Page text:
Fetal Alcohol Spectrum Disorder

FASD

Alcohol and drug abuse is neither recent nor is the monopoly of a particular class or race. Opium use, for example, was quite common in high society in Victorian England: Browning, Byron, Dickens, Keats all took opium. My grandfather was a horse veterinarian in the Russia-Japan War of 1900’s. When he came back he was a heroin addict. Probably he had PTSD in today’s terms, exacerbated by easy access to the drug. He failed in everything he tried in civilian life, and remained a proud but bitter man.

At the SACPA on April 19th, Sabrina Hacker confirmed something I had long suspected. She said, “The problem of Fetal Alcoholic Spectrum Disorder (FASD) is much greater than previously thought.” It is not limited to one racial group or a class. When I volunteered in a program for handicapped children, I met children with FASD from white middle class families. However, its omnipresence has been hidden from the public.

The speaker informed us that the tragic consequence of parents’ foolhardiness was ubiquitous. They are called in different names like “attention deficit disorder” or something similar. In Alberta , she said, 40% of pregnancies are reportedly unplanned, and among them as many as 11% may have FASD. Two major risk groups are post-secondary students enjoying newly-found freedom, and those who live in farming communities who go out after hard day’s work where alcohol is often the only entertainment. ( Herald, April 20, p.A4)

Furthermore, racism lets us ignore the problem, and makes us delusional : “Not our problem.” The whole society is in denial consequently exposing all of us to risk. If we need to eradicate a tragedy like FASD, we must get out of the misconception based on racial stereotype and own the problem as our own and educate ourselves. The First Nations acknowledge the problem and are speaking out.

Harm from substance abuse had been around but was ignored. It was only when it became apparent among working class and Chinese immigrants affecting productivity and social order, it became illegal. Still the better-off class gets away free. Attempts to hide the problem as something found only among a certain race or class, and by criminalizing it, expose the general public to danger; such as today’s opioid crisis. We should treat it as a public health issue without stigma attached; like we do with alcohol and tobacco use. Class-ism and Racism harm all of us.

Better to give than to receive

BETTER TO GIVE THAN RECEIVE

The sage I adore very much said a long time ago, “It is better to give than to receive.” He was not trying to be funny, because it is true. I know it because I was once on a receiving end of charity and my pride was in tatters. I was envious of people who were rich enough to give to the needy. My idea of paradise is the place where nobody is an object of charity.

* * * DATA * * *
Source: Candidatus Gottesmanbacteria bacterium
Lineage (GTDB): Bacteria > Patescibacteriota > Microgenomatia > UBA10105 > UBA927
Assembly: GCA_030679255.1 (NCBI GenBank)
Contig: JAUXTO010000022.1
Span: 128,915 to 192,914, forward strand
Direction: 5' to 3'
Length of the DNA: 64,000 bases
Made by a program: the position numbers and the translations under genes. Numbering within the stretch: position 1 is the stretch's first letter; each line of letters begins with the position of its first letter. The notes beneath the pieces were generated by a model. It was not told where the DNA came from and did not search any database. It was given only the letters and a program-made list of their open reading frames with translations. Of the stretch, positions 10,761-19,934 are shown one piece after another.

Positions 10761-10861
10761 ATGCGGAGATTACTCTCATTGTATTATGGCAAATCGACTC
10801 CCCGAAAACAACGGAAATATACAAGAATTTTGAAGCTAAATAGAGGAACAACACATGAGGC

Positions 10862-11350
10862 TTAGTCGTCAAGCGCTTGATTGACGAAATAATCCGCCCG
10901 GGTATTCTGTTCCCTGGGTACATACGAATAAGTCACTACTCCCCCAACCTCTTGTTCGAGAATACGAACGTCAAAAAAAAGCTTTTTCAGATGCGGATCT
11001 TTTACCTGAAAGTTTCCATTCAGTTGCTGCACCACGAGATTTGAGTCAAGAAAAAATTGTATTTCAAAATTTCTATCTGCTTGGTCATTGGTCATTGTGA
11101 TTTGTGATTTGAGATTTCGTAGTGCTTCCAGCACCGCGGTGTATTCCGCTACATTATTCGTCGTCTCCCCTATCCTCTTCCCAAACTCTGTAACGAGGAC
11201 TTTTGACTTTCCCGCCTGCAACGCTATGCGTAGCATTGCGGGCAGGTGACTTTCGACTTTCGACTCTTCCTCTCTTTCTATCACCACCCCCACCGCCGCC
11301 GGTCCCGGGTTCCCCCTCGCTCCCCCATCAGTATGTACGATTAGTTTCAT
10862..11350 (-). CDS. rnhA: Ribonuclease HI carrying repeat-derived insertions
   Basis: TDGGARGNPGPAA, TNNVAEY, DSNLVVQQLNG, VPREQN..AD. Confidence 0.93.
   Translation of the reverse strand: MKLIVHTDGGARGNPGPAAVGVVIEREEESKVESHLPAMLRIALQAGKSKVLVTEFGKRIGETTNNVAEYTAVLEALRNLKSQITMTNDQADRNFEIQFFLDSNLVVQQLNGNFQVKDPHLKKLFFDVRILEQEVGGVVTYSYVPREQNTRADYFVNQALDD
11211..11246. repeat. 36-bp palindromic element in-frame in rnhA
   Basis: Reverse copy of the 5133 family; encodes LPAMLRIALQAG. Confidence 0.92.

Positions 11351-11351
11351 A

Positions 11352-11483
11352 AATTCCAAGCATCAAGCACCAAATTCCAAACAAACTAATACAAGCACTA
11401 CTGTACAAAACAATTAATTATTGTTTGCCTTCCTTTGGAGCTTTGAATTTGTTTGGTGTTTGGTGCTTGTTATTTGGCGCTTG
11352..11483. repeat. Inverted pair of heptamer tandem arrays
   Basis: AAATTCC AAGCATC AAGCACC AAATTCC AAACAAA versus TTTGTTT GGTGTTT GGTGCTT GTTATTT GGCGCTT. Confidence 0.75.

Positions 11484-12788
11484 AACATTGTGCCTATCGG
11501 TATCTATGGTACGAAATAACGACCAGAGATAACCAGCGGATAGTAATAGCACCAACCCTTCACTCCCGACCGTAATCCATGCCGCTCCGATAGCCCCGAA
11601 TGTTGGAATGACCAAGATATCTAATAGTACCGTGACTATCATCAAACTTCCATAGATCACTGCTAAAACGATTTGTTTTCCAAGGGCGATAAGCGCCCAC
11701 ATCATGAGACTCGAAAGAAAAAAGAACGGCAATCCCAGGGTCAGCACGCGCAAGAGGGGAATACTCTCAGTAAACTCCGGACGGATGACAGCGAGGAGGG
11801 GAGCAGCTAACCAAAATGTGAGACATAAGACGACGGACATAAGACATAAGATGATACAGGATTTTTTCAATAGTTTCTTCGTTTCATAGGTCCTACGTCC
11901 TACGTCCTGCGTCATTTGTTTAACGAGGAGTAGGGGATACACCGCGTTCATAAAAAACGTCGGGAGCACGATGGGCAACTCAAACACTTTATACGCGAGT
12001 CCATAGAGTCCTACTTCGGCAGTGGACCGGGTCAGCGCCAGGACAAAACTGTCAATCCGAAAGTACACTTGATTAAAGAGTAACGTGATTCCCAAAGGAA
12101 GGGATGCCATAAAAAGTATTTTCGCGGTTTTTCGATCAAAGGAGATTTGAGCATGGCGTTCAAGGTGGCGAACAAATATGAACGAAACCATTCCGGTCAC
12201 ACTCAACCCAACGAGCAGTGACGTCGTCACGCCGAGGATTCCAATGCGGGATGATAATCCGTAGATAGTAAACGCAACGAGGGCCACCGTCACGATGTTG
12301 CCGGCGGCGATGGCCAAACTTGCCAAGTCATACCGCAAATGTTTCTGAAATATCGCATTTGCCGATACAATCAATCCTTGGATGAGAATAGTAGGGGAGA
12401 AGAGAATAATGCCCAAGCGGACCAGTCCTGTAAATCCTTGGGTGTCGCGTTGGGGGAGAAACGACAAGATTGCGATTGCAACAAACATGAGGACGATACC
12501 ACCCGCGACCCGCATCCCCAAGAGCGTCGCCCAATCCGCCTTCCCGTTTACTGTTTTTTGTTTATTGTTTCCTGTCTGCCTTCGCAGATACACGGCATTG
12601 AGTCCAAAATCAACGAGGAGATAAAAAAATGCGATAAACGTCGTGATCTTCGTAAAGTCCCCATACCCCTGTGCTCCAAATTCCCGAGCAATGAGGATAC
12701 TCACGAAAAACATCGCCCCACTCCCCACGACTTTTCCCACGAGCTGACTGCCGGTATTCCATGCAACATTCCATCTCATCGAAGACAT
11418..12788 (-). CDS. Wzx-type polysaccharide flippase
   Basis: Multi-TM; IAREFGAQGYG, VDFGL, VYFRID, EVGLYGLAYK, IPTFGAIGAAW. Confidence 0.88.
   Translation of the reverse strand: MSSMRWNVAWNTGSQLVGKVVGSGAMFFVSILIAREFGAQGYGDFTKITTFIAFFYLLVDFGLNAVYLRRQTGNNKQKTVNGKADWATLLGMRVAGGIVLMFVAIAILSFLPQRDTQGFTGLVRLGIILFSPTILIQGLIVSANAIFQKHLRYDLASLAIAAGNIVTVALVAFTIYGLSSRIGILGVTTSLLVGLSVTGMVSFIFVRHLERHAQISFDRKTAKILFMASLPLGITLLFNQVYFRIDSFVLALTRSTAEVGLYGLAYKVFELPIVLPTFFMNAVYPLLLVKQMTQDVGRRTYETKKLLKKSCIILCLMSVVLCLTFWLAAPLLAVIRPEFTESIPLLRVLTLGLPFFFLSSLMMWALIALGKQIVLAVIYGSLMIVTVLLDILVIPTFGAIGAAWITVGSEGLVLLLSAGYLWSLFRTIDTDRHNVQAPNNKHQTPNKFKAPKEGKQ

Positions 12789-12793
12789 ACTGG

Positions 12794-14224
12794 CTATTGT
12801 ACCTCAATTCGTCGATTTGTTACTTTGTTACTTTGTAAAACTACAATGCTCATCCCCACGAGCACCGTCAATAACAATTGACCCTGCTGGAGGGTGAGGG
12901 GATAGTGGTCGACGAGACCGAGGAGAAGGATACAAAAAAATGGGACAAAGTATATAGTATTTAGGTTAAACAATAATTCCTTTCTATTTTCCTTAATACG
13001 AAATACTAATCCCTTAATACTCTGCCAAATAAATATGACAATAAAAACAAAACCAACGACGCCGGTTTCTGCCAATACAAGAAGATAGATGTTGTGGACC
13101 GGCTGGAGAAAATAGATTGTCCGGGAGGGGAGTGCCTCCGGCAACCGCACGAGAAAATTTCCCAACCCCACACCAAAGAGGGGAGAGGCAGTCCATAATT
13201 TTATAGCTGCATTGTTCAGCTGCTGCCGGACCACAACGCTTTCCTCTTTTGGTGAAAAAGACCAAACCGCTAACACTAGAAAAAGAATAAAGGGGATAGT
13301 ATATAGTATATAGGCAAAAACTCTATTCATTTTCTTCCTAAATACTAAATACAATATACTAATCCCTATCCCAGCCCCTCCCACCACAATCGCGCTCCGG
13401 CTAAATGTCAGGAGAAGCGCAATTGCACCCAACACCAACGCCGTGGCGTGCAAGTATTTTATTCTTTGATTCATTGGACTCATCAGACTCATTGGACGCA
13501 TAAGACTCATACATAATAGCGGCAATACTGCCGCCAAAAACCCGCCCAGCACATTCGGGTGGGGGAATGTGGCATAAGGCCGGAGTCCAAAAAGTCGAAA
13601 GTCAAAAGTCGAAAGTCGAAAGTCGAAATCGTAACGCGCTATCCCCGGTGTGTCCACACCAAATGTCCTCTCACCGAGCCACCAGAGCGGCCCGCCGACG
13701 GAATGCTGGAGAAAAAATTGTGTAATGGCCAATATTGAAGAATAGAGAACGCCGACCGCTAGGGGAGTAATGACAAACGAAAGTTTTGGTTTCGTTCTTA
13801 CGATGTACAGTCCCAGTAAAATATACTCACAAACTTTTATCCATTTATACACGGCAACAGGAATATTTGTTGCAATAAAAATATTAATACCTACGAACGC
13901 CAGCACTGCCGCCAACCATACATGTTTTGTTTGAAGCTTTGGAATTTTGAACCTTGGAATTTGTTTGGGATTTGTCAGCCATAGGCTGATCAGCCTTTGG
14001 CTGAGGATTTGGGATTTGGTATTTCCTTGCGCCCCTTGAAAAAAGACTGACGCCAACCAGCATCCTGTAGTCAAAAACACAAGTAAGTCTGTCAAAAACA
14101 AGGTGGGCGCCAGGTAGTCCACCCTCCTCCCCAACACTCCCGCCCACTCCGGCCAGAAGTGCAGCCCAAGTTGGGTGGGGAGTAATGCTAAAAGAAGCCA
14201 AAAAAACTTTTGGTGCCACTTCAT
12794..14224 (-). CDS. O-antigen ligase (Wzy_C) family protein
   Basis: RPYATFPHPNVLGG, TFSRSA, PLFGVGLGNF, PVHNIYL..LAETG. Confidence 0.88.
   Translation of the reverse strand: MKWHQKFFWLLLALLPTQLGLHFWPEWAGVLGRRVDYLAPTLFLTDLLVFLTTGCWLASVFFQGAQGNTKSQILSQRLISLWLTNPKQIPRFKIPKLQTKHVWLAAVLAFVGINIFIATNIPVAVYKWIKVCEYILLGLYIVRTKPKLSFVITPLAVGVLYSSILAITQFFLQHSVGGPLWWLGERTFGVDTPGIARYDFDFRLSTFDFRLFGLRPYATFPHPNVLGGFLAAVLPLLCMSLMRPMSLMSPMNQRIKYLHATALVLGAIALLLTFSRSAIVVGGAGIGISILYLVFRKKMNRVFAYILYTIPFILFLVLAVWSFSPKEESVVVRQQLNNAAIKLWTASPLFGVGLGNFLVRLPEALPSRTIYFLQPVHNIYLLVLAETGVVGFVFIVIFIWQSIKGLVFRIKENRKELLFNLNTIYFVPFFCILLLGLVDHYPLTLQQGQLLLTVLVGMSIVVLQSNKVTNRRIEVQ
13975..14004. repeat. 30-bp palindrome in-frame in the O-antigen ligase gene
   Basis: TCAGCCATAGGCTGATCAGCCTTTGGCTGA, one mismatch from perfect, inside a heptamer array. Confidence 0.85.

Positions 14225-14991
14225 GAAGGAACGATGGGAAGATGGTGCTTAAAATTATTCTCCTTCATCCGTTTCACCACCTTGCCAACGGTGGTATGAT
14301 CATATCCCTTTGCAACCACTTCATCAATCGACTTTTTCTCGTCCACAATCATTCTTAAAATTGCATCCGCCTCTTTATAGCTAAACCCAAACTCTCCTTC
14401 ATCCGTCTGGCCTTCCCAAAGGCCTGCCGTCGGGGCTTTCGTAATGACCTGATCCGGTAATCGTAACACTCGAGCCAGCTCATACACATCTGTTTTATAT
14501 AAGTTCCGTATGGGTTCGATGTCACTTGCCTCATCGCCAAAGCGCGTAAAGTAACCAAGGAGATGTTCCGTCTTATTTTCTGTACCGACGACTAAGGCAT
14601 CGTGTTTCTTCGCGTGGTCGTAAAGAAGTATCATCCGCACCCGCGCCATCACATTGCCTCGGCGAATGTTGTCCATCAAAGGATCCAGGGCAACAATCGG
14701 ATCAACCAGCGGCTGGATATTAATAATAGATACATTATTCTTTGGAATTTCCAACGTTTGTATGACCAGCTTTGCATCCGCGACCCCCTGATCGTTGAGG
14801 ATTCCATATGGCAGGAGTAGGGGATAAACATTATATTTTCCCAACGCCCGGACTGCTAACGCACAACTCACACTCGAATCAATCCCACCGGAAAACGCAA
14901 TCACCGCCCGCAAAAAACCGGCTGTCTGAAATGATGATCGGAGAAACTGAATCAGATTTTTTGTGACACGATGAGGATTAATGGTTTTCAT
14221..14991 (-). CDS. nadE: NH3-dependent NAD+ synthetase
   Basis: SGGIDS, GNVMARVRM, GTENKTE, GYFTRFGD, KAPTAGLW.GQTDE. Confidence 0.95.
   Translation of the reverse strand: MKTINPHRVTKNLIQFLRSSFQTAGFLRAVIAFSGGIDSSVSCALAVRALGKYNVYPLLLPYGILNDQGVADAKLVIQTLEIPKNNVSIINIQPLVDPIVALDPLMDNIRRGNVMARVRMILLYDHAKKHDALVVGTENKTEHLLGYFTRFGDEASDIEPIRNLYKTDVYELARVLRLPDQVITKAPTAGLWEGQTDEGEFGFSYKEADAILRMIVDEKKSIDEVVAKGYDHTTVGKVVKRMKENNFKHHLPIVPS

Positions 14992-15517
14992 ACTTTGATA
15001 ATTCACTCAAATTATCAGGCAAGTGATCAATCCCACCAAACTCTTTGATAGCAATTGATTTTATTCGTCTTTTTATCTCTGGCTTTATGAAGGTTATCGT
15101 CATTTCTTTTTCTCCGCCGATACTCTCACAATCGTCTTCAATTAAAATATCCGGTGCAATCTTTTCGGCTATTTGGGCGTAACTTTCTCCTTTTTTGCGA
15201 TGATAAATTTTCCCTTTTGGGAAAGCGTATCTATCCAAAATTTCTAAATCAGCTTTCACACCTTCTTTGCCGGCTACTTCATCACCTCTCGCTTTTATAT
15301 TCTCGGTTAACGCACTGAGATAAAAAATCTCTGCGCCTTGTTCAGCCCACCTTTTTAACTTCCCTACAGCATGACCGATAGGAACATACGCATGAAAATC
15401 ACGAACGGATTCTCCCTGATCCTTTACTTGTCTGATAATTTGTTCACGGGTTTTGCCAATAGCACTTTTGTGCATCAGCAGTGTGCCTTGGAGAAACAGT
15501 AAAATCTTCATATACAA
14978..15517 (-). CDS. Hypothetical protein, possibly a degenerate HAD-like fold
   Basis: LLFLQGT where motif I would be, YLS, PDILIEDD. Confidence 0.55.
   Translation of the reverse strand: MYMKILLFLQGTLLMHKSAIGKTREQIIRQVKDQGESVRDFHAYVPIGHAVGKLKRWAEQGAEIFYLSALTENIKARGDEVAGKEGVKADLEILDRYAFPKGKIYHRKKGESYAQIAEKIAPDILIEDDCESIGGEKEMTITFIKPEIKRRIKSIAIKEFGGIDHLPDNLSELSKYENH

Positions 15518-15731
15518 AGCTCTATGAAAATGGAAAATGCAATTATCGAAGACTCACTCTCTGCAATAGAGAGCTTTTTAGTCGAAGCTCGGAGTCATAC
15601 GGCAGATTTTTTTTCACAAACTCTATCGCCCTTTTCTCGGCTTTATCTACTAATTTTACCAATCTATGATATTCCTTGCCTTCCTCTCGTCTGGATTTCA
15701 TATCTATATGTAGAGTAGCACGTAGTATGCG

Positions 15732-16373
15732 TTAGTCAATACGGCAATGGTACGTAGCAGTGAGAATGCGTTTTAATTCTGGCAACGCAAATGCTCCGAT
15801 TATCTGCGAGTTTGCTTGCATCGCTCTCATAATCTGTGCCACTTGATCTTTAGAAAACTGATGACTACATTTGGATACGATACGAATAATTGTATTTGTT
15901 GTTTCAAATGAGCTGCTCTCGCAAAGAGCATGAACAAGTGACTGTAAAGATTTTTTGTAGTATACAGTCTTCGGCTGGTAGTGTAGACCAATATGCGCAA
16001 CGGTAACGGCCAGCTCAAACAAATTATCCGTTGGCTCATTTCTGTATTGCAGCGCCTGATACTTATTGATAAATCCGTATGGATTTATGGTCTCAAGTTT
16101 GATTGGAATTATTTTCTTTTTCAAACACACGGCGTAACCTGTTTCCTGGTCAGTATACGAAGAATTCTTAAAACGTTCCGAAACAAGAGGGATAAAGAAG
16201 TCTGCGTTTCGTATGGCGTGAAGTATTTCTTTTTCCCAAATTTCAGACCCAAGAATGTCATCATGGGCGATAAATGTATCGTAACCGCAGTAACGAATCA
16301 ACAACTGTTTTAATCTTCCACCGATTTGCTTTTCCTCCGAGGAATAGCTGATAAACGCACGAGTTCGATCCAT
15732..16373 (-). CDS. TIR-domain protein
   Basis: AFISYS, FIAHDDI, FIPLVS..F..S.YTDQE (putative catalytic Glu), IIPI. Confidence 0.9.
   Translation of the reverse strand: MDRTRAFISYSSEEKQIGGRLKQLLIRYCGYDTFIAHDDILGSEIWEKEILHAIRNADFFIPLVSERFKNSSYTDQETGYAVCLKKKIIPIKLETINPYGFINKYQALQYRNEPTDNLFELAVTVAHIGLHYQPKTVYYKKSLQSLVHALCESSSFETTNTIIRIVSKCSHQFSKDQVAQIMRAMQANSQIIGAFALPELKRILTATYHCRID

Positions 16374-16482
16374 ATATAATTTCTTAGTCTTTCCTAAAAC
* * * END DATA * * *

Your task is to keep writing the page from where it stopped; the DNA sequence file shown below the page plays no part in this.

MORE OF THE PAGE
It was soon after the end of the WWII in Tokyo in 1945. I was hungry. Everybody was hungry. Infrastructure was totally broken down and food could not reach the cities. People who refused to go to black market starved. The story was the same in Europe, I am told. Then Americans came to the rescue with emergency relief. Were we grateful? Of course we were. But we were also ashamed having to depend on charity. We were proud, as all of us should be. It is a human nature. In an ideal world, we all should be proudly able to keep dignity of independence.

About one million Ethiopians died of starvation during the great African famine of the 1980’s. I worked in Geneva as a member of the team coordinating the relief work. We found that many who died of starvation were farmers. Despite plenty of the available emergency food they starved. Farmers are proud people: they did not want to go for free food until it was too late after eating seeds and selling all farm animals and implements. Then they were too weak to walk to relief centres. They were ashamed that they could not feed themselves.

Christmas is coming. It’s tine to give. We feel good when we give. But what about those who are on the receiving end? Of course they are grateful to receive. But have you ever stop to think that those who have to receive prefer to be on the giving side? It is better to give than to receive. We should work for the world where no one is needy and everybody knows the joy of giving.

Translating one language into another perfectly is impossible

LANGUAGE

Having lived in four different cultures, I am a person without perfect command of any language, even my mother tongue. Mastering a language is difficult not only because of grammar and pronunciation but because of baggage it carries. Language is a product of culture, history, time, and tradition, therefore almost impossible to find the perfect match of the words from different languages with exactly the same meaning.